I'm encountering the same issue as in GO statements blowing up sql execution in .NET and tried implementing solution offered by Matt Johnson and am asking for assistance in getting it to work. I've been working with C# for a couple months so I'm still very green.

  1. How is this called? I tried

    var cmd = SplitSqlStatements(cmd);

    but get an error:

    'Cannot implicitly convert type 'System.Collections.Generic.IEnumerable' to 'string'

  2. Don't fully understand Regex.Split but my GO string is "\r\nGO\r\n" so would I change that split from@"^\s*GO\s* ($ | \-\- .*$)" to @"^\r\nGO\r\n$ | \-\- .*$)" ? I have no idea what | \-\- .*$ does.

  3. My strings concatenate with + but I see @" at the beginning. Does this mean I need to get rid of the + concatenate?
  4. My strings have + '\n' + where I was trying to insert a newline, can these be replaced with System.Environment.Newline or should they be removed entirely?


private static IEnumerable<string> SplitSqlStatements(string sqlScript)
    // Split by "GO" statements
    var statements = Regex.Split(
        @"^\s*GO\s* ($ | \-\- .*$)",
        RegexOptions.Multiline | RegexOptions.IgnorePatternWhitespace | RegexOptions.IgnoreCase);

    // Remove empties, trim, and return
    return statements
        .Where(x => !string.IsNullOrWhiteSpace(x))
        .Select(x => x.Trim(' ', '\r', '\n'));

Examples of my strings:

string sqlHeader = " Use " + "R04_FDW  " + "\r\nGO\r\n" + "SET ANSI_NULLS ON" + "\r\nGO\r\n" + "SET QUOTED_IDENTIFIER ON" + "\r\nGO\r\n" + "SET ANSI_PADDING ON" + "\r\nGO\r\n";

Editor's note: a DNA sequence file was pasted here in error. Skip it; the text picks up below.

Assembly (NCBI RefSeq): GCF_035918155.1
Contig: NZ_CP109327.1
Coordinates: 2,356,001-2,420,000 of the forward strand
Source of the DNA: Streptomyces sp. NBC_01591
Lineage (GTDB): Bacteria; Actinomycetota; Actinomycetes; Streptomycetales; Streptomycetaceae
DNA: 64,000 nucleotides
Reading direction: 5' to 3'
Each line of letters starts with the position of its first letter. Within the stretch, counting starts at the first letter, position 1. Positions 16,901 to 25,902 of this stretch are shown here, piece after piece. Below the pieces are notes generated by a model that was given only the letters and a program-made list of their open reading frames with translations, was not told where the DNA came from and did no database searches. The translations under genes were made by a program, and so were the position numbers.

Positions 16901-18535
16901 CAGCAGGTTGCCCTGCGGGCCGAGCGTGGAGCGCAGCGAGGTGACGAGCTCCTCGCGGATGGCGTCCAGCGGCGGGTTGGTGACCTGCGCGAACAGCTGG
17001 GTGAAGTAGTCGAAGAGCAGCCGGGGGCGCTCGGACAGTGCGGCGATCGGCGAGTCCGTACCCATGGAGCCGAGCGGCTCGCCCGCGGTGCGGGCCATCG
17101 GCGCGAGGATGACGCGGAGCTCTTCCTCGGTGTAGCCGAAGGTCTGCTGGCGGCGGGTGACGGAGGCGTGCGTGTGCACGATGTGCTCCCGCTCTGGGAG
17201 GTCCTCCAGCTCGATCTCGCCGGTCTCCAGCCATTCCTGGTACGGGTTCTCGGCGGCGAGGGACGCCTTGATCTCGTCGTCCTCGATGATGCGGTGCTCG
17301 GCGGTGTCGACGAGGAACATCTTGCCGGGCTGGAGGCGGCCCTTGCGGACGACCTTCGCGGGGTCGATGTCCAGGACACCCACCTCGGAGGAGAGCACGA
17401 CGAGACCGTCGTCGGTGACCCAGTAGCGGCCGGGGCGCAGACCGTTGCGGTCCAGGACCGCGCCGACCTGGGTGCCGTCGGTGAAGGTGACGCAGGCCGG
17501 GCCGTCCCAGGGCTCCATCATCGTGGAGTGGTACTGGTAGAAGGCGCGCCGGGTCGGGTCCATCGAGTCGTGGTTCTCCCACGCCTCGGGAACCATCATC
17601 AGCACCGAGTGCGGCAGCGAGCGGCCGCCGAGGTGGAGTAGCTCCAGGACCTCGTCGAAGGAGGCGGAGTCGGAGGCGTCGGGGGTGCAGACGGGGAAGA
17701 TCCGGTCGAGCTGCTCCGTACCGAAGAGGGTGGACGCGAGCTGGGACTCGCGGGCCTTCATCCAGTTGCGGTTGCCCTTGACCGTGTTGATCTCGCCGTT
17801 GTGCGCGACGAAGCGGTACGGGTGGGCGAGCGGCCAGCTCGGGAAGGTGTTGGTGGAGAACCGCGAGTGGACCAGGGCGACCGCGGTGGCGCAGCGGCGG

string sqlName = "CREATE TABLE " + dwSchema + "." + dwTN + "  (" + '\n';
string sqlNonCluster = "CREATE UNIQUE NONCLUSTERED INDEX [ak_" + dwTN + "__Sta3n_PrimaryKeys]" + "  ON [" + dwSchema + "].[" + dwTN + "]" + '\n' + "(" + '\n';
SqlCommand cmd = new SqlCommand(sqlHeader + sqlName + sqlColumns + sqlFoot + sqlCluster + sqlNonCluster, vx130);
  • Once the string is split you need to execute each statement in a foreach loop? Do you have the code of where this happens? – Hylaean Dec 4 '14 at 18:30
  • If you're building the strings by hand why are you bothering to include GO statements only to remove them? – Preston Guillot Dec 4 '14 at 18:37
  • Just FYI, none of this SQL requires a "GO" to separate the batches. It can all be run as a single SqlCommand. As in from the "USE" to the end. Unless you are also creating procs, functions, or views, this is way over-complicating a single exec. – Solomon Rutzky Dec 4 '14 at 19:15
  • srutzky I suppose that's true but there are other commands like CTE that won't execute properly if they aren't first in batch. but you're right, I'm not doing any of that. Rather than experiment with what I can or can't do I followed the SQL script format. This may be a good time to revisit habit. – Thom Ash Dec 4 '14 at 20:07
  1. You're reusing the same variable for input as for the result, so that can't possibly work. Use var cmd = SplitSqlStatements(sqlAll) or similar instead. var declares a new variable with a type inferred by usage.
  2. If you never have SQL comments on those lines, just use "^\s*GO\s*$" as your pattern. The rest is to handle those comments.
  3. No. @"" is just a way to reduce escaping in string literals; it doesn't affect the way you use strings (literals or otherwise).
  4. Swap them if you want, but unless you're passing the literal two-character sequence \n to SQL it doesn't matter much: they're just whitespace.
  • Thanks, your pointers got me going. One final question. The link cautioned about other GO in the script. It is possible the characters GO might occur in a column name. How can I prevent them being removed? – Thom Ash Dec 4 '14 at 20:08
  • @ThomAsh: the ^ and $ in the regex anchor to the beginning and end of a line respectively, so unless you have a column named GO all on its own line with no comma or anything on either side, that won't be a problem. – Nathan Tuggy Dec 4 '14 at 20:20

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